WASHINGTON (Reuters) - Democrat Barack Obama has opened an 8-point national lead on Republican John McCain as the U.S. presidential rivals turn their focus to a general election race, according to a Reuters/Zogby poll released on Wednesday.
Obama, who was tied with McCain in a hypothetical head-to-head matchup last month, moved to a 48 percent to 40 percent lead over the Arizona senator in May as he took command of his grueling Democratic presidential duel with rival Hillary Clinton.
The Illinois senator has not yet secured the Democratic presidential nomination to run against McCain in November.
The poll also found Obama expanded his lead over Clinton in the Democratic race to 26 percentage points, doubling his advantage from mid-April as Democrats begin to coalesce around Obama and prepare for the general election battle with McCain.
“Obama has been very resilient, bouncing back from rough periods and doing very well with independent voters,” pollster John Zogby said. “The race with McCain is going to be very competitive.”
The poll was taken Thursday through Sunday during a period when Obama came under attack from President George W. Bush and McCain for his promise to talk to hostile foreign leaders without preconditions.
Obama’s gains followed a month in which he was plagued with a series of campaign controversies and suffered two big losses to Clinton in Pennsylvania and West Virginia.
The poll was conducted after Obama denounced his former pastor, the Rev. Jeremiah Wright, who made a series of public appearances that rekindled a controversy over his inflammatory comments on race and religion.
Obama also survived a furor over his comments about “bitter” small-town residents who cling to guns and religion out of frustration over their economic concerns.
Obama edged closer to clinching the Democratic nomination on Tuesday when he split two nominating contests with Clinton, beating the New York senator in Oregon and losing in Kentucky to gain a majority of pledged delegates won in state-by-state nominating contests.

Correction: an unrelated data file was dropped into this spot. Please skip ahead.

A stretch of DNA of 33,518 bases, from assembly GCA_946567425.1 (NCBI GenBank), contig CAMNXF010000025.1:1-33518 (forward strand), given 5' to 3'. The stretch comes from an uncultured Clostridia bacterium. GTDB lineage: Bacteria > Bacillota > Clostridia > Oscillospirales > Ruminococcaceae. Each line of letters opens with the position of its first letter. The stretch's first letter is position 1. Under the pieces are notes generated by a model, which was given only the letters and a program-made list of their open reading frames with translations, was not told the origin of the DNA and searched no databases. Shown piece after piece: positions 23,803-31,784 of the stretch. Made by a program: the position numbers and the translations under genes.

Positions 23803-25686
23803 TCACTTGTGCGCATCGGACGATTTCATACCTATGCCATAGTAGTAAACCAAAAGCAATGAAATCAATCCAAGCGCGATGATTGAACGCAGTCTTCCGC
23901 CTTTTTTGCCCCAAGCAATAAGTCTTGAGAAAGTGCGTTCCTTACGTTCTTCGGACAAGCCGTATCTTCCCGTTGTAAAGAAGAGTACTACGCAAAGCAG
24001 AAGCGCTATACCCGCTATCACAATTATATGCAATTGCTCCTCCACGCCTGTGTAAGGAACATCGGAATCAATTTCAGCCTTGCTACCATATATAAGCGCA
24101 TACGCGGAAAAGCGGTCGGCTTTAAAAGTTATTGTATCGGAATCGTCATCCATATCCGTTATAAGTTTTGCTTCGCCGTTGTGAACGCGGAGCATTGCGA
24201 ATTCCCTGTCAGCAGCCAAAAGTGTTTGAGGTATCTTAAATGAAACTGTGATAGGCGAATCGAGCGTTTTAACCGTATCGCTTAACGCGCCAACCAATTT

The results put him within easy range of the 2,026 delegates needed for the nomination. Just three Democratic nominating contests remain before voting concludes on June 3.
The poll found Obama was seen as a better steward of the economy than McCain, leading 48 percent to 39 percent. McCain led Obama by 3 points last month on an issue that is certain to be crucial in their campaign.
Obama led McCain among independents, 47 percent to 35 percent, and led among some groups of voters who have backed Clinton during their Democratic primary battle, including Catholics, Jews, union households and voters making less than $35,000 a year.
McCain led among whites, NASCAR fans, and elderly voters. McCain led with voters who believed the United States was on the right track, and Obama led with the much higher percentage of voters who believed it was on the wrong track.
“Clearly voters are looking for change. Every problem Obama has had in consolidating his base and reaching to the center, John McCain has the same sort of problem,” Zogby said.
“It’s McCain’s lead among voters over the age of 65 that is keeping him within shouting distance of Obama,” he said.
The poll found Clinton, who has shrugged off calls to quit the Democratic race, tied at 43 percent with McCain in the national poll. She led McCain by 47 percent to 40 percent on who would be the better manager of the economy.
Obama and Clinton have refrained from attacking each other in recent weeks as Obama has turned his focus to McCain.
But Zogby said the attacks on Obama by Bush and McCain, who have been critical of his willingness to talk to leaders of countries like Iran, did not appear to hurt Obama. If anything, he said, it reminded voters of McCain’s ties to Bush, whose approval rating is still mired at record lows.
“The president is so unpopular. To inject himself into a presidential campaign does not help John McCain, particularly when McCain is tied to Bush,” Zogby said.
The national survey of 516 likely Democratic primary voters had a margin of error of 4.4 percentage points. The poll of the national race between McCain and the two Democratic contenders surveyed 1,076 likely voters with a margin of error of 3 percentage points.
(Editing by Doina Chiacu)
For more about the U.S. political campaign, visit Reuters "Tales from the Trail: 2008" online at blogs.reuters.com/trail08/